Separating the lumps

8 Jun

“48.5 percent of Asians in California hold at least a bachelor’s degree” (

Surprised? Or not so much?

So let me ask: who comes to mind when you think of “Asians”? Who individually, and collectively?

A normative association in the US is East Asians, or more specifically: Japanese, Chinese and Koreans. Even within Asian-America, there’s a historical bias to the East, overlooking southeast and western Asian heritages, from Hmongs to Indians. This connection is shaped largely by geopolitics and immigration–and to some extent, by the desire of a group of people to define themselves socially, politically and economically.

Well, so what? Isn’t “Asian” just a census box to check off (or not)? What does it matter who counts as Asian?

It matters in terms of social opportunity, activism and policy.

The above statistic, commonly produced by surveys and polls that ask respondents to identify their broad racial and ethnic membership fails to distinguish among “Asians,” who actually vary widely in their completion of higher education: according to the 2006-2010 American Community Survey, only 11.5% of Laotians hold a bachelor’s, whereas almost 53% of Pakistanis do.

Based on the model minority myth and over-generalized statistics that fail to refine racial and ethnic categories as the American Community Survey did, Asians appear to be doing just fine, especially when compared to Latinos. (The same study reveals that as a group, 10% of Latinos have finished college, but “the rate is nearly 30 percent among Cubans, Dominicans and Peruvians, 8.5 percent among Mexicans and about 9 percent for Salvadorans and Guatemalans.”) Thus, Asians as a group are discounted from educational outreach and access programs, as well as other individual and institutional forms of support, that some Asians acutely need.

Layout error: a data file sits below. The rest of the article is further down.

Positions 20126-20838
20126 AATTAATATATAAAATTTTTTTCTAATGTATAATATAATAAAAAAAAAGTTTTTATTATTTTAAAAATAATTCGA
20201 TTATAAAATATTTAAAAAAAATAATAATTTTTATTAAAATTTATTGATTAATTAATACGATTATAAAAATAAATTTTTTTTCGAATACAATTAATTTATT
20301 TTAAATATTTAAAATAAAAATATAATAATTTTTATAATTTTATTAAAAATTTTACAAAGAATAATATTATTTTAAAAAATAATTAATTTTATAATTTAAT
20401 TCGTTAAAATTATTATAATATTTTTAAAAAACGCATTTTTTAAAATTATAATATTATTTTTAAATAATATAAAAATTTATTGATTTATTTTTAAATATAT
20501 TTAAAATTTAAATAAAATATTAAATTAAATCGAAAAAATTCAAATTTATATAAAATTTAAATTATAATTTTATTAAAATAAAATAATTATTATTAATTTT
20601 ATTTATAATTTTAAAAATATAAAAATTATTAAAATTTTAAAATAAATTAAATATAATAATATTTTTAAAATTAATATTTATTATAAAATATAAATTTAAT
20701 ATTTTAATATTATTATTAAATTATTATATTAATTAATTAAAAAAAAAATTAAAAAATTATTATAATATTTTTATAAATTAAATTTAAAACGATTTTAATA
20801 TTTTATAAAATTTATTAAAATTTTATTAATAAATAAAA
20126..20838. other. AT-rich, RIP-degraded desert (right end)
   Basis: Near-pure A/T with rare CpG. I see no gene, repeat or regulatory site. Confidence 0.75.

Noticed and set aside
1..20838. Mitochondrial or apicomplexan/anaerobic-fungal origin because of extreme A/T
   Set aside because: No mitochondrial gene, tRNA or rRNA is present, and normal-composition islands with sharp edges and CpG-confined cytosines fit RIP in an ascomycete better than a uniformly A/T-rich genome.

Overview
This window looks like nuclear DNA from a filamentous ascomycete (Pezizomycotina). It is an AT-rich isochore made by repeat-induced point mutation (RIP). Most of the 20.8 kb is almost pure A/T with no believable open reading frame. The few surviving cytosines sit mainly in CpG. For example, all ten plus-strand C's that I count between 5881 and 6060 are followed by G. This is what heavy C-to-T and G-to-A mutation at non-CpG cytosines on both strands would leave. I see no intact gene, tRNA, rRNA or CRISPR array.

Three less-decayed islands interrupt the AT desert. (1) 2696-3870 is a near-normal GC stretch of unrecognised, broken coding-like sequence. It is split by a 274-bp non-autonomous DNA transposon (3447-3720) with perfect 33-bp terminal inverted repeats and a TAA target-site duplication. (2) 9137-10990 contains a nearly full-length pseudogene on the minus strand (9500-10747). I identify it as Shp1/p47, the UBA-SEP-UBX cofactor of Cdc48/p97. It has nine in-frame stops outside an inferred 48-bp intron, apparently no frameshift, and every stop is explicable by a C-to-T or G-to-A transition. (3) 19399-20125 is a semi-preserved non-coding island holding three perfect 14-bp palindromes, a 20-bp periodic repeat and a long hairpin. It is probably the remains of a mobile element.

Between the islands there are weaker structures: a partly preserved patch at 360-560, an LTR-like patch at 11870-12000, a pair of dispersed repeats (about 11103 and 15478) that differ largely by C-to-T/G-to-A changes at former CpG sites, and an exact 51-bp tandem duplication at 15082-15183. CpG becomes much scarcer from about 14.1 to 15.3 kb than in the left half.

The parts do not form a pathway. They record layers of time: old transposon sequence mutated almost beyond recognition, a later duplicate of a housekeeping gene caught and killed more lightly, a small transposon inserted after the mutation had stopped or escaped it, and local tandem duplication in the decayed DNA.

I see this on a daily basis in schools, where Asian-Americans “count” for diversity numbers but aren’t considered “people of color” in conversations about the need to support students, families and educators of color. The reason? As far as I can tell, because Asians aren’t considered “at risk.” And that brings us back to the grouping of all Asians in the same category.

I am one of the “Asians” people mean when they talk about Asian-Americans and high educational attainment. But to assume that all “Asians” share my background, resources, access to opportunities and immunity to (some) risks is to overlook a vast and diverse group of Asian-Americans. And perhaps to deny those individuals and groups the support and resources they might otherwise be offered if they simply didn’t fall under the broad category of “Asian.”

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